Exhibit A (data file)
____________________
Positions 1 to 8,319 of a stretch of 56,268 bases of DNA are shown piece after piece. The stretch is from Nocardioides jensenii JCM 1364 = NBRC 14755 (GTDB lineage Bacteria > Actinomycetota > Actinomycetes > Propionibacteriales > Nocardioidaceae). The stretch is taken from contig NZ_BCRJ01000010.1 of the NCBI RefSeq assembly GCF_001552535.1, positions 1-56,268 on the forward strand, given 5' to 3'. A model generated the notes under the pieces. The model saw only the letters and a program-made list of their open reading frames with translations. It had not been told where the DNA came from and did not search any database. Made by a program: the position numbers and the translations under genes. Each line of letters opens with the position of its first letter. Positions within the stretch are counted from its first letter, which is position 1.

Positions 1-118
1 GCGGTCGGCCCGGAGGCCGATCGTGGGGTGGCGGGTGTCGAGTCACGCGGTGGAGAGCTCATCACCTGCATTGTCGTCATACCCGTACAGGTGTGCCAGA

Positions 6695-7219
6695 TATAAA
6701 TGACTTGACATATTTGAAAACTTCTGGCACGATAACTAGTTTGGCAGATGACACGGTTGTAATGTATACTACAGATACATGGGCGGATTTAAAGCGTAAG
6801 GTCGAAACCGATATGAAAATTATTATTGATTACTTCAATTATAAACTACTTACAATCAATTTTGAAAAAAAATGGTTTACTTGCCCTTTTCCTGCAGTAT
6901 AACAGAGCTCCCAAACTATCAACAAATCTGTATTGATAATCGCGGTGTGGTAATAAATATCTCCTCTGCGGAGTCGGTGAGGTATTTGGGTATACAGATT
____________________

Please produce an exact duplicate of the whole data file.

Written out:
Positions 1 to 8,319 of a stretch of 56,268 bases of DNA are shown piece after piece. The stretch is from Nocardioides jensenii JCM 1364 = NBRC 14755 (GTDB lineage Bacteria > Actinomycetota > Actinomycetes > Propionibacteriales > Nocardioidaceae). The stretch is taken from contig NZ_BCRJ01000010.1 of the NCBI RefSeq assembly GCF_001552535.1, positions 1-56,268 on the forward strand, given 5' to 3'. A model generated the notes under the pieces. The model saw only the letters and a program-made list of their open reading frames with translations. It had not been told where the DNA came from and did not search any database. Made by a program: the position numbers and the translations under genes. Each line of letters opens with the position of its first letter. Positions within the stretch are counted from its first letter, which is position 1.

Positions 1-118
1 GCGGTCGGCCCGGAGGCCGATCGTGGGGTGGCGGGTGTCGAGTCACGCGGTGGAGAGCTCATCACCTGCATTGTCGTCATACCCGTACAGGTGTGCCAGA

Positions 6695-7219
6695 TATAAA
6701 TGACTTGACATATTTGAAAACTTCTGGCACGATAACTAGTTTGGCAGATGACACGGTTGTAATGTATACTACAGATACATGGGCGGATTTAAAGCGTAAG
6801 GTCGAAACCGATATGAAAATTATTATTGATTACTTCAATTATAAACTACTTACAATCAATTTTGAAAAAAAATGGTTTACTTGCCCTTTTCCTGCAGTAT
6901 AACAGAGCTCCCAAACTATCAACAAATCTGTATTGATAATCGCGGTGTGGTAATAAATATCTCCTCTGCGGAGTCGGTGAGGTATTTGGGTATACAGATT